Play is an important part of socialization for dogs: it helps them learn boundaries and to understand how to interact with people and other dogs. But some dogs are too shy or docile to indulge their urge to play. Reasons for this include changes in environment severe anxiety and previous bad experiences that cause distrust.
Step 1 - Hide a food treat in your hand.
Step 2 - Sit on the floor and ignore your dog. Wait for him to approach you. It may take some time for this to happen, so be patient. It’s important to ignore the dog so it becomes his choice to approach.
Step 3 - Hold out the food treat once your dog approaches. As he takes it, say, “Good boy.” All you want to do here is make the dog confident in your presence. With sufficient repetition he’ll learn that approaching you for contact has a good outcome. After a few sessions of this, graduate to stroking the docile dog as you give the treat.
Step 1 - Hold a food treat in your hand and walk near, but not directly toward, the dog. Famed dog trainer Cesar Milan even recommends tying a piece of chicken to your belt.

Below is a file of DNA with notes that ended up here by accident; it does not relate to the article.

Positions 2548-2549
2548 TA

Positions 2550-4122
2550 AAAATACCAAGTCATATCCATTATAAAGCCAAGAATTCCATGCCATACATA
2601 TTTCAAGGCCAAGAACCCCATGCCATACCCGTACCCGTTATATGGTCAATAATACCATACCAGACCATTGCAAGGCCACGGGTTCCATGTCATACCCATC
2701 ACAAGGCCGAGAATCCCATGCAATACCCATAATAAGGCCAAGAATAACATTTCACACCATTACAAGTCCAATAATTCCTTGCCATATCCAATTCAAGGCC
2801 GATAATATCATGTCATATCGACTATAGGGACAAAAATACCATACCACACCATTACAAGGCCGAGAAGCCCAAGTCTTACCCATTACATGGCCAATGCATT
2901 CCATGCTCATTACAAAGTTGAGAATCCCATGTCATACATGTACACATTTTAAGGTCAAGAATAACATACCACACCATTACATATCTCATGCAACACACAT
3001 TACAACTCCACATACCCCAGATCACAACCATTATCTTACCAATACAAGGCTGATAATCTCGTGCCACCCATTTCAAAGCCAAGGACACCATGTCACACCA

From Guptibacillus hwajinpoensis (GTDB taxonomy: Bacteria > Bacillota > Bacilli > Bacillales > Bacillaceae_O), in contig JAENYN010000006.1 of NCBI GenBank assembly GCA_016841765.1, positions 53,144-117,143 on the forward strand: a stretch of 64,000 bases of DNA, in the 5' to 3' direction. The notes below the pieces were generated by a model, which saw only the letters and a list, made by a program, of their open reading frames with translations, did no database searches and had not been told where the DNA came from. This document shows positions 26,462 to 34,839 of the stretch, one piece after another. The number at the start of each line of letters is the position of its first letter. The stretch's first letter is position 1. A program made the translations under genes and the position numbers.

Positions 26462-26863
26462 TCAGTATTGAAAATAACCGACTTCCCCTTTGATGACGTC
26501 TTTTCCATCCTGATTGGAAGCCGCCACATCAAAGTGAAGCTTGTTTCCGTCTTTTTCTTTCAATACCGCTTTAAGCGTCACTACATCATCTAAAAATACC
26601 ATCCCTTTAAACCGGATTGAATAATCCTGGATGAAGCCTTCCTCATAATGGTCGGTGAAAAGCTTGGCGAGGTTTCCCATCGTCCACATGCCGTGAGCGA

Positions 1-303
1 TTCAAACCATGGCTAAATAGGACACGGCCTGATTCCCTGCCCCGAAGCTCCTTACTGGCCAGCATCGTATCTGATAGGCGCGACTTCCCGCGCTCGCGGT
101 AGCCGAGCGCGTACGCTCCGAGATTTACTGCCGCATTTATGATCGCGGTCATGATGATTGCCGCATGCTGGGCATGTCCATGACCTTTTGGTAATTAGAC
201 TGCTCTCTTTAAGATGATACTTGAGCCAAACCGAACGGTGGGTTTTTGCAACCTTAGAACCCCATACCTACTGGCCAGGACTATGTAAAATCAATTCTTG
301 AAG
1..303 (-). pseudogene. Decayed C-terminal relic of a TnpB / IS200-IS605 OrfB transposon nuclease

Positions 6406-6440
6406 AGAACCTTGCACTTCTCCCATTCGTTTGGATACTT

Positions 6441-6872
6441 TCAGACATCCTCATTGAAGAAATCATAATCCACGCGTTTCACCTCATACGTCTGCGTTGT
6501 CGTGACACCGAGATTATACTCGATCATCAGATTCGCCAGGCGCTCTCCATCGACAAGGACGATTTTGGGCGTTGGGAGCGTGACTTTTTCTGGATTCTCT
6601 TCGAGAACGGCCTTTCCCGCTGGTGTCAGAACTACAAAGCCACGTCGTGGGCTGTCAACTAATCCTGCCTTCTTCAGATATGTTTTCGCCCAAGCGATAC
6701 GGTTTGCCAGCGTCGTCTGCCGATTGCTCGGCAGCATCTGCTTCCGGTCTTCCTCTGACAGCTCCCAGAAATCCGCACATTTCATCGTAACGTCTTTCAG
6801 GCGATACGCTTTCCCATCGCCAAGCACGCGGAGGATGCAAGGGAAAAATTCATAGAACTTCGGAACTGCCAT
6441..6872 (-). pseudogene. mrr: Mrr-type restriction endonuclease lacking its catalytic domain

Step 2 - Walk at a pace that won’t startle the dog but is quick enough that he’ll want to follow you. By taking him from a state of docile ambling to brisk trotting, you create a distinction between what he was doing when alone and what he is doing right now, so you’re not becoming part of his activity, he’s becoming part of yours.
Step 3 - Release the treat and issue verbal praise. Repeat this process once a day for a week so the dog forms a habit of following you. After a week, switch the treat for a toy.
Step 4 - Release the toy the same way you’d release the food treat, using lots of verbal praise. But hold it a little longer each time before releasing, so the dog gets used to it being simultaneously in his mouth and in your hand. Eventually you’ll be able to graduate to playing a little game of tug-of-war with the dog. Repeat this process for a week.
Step 5 - Crouch down before releasing the treat. This allows the dog to get used to your being at his height. After a week of doing this, graduate to throwing the treat a short distance for the dog to fetch. He’ll probably run off with the treat the first few times, but have a food reward ready for the first time he brings it back to you. The trick is to anticipate desired behavior and be ready to reward it.
By Simon Foden
About the Author
Simon Foden has been a freelance writer and editor since 1999. He began his writing career after graduating with a Bachelors of Arts degree in music from Salford University. He has contributed to and written for various magazines including "K9 Magazine" and "Pet Friendly Magazine." He has also written for Dogmagazine.net.